1. Gail Sibley Post author

      Super knowing that my tweaking thoughts were helpful Wendy. And love your energy towards getting back in the painting groove. You’ll be all primed and ready for October’s 31 paintings in 31 days challenge!

      Reply
    1. Gail Sibley Post author

      Thanks Cliff! Sometimes trying to see another colour other than the local colour or picking a colour of different temperature for the first layer helps.

      Reply
  14. teri bennett

    LOVE this painting, Gail!! The subject, the composition, the COLOUR!!! But what I loved the best with your post is comparing your thumbnail to your finished B&W photo… the Ah Ha moment! Values are so hard for me, but this illustrated it fabulously! Bringing my pastels to China Beach on Sunday for some pleine air… I will practice my value studies!! Thank you, thank you!. Have fun/success on your trip!

    Reply
    1. Gail Sibley Post author

      Wow THANKS Teri. And whoo hoo on the aha moment!! That just gave me goose bumps! I’m glad you can see how the value sketch can carry you through the whole process and keep you on track. Look forward to hearing how your outing goes!

      Reply
  15. Diane Mannion

    Wonderful pastel, Gail! Love your progression. I understand how important tweaking is to a plein air study. It’s what makes a good painting that counts! Today I painted in gouache, my plein air group teased me into going to lunch (comaraderie is sweet) so I had to finish painting later in studio. Glad I did while visual memory was still vivid. I also love painting plein air in pastels and oils! Finishing while focusing in the studio is an important step. Sometimes… they DO finish themselves in the field and that is a great joy. Thank you for you inspiring blog!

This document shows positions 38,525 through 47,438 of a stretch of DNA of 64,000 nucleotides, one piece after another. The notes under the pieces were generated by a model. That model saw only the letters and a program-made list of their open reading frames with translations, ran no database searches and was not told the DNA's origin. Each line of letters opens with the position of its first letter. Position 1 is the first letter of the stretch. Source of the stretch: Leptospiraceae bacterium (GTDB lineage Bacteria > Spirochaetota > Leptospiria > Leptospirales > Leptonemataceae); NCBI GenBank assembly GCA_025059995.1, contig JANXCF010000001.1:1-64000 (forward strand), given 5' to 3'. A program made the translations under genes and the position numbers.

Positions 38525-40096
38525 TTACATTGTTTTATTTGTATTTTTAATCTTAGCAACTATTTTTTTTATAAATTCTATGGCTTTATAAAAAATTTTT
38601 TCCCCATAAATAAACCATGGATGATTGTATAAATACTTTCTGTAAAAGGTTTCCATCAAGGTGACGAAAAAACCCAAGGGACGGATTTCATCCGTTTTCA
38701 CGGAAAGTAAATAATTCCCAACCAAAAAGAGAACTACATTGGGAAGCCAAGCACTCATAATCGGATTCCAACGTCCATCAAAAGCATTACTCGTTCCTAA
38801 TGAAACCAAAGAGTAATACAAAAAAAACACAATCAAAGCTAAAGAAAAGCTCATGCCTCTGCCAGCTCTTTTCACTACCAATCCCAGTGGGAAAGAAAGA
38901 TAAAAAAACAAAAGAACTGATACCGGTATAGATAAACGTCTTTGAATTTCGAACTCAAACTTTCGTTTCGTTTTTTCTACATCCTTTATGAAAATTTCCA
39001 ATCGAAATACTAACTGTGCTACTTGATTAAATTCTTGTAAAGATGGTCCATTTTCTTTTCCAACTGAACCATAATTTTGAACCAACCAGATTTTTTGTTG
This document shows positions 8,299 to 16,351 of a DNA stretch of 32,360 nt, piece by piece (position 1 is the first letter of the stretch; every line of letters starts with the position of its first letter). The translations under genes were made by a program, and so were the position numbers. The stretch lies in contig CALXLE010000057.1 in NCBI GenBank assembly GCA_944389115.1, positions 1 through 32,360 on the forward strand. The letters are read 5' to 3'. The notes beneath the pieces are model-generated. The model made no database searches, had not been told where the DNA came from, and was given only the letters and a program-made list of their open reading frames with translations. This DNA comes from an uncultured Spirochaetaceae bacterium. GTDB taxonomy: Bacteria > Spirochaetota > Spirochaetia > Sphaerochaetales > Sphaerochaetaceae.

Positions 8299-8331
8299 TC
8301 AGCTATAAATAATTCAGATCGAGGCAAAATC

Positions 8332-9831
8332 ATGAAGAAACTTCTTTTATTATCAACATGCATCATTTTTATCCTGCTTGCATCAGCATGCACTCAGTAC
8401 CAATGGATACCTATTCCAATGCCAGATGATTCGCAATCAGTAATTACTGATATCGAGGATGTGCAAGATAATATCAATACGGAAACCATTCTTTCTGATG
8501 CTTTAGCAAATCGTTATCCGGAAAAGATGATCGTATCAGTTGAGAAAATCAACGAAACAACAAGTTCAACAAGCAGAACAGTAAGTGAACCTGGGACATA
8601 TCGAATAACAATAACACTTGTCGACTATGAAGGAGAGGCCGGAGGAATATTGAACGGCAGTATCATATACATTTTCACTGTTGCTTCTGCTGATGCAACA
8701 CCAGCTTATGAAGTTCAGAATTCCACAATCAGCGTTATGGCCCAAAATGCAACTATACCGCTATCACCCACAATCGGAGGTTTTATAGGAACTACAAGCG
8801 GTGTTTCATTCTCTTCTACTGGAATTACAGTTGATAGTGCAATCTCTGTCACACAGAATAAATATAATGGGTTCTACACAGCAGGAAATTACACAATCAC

Reply
    1. Gail Sibley Post author

      Diane thank you for your lovely sharing! How wonderful to go out painting with a plein air group, one that obviously has fun together! And love that you paint in many media on location – wow!

      Reply
  16. Laura

    Very informative post. Thanks for all the step by step pictures as well as the thought process behind your decisions. I love the play of the purples and blues in the scene, they dance with the greens and yellows!

    Reply
  17. clarissa

    Loved your colours, it does help a lot looking at it in black and white, gets the values into propective. I too have the luck to have a son whois a profesional painter andteacher, what patience he has with his old mum!!!

    Reply
    1. Gail Sibley Post author

      Yes – values values values! If you have been following me, you know how I love to hammer that in 🙂 And lucky you to have a son who is a professional artist who will share his knowledge with you. I am so happy I have sharing back and forth with my Mum and Dad!

      Reply
  18. Jane Chorlton

    Wonderful painting Gail! Love your use of colour. I wonder if you could do something on picking the best paper or support for the style of painting, subject matter and pastel type. This is what I struggle with the most, hands down! Sometimes I use other media simply because I know I can put down what I like and get to completion. Have fun overseas, and congratulations on your book, Jane Chorlton.

    Reply
    1. Gail Sibley Post author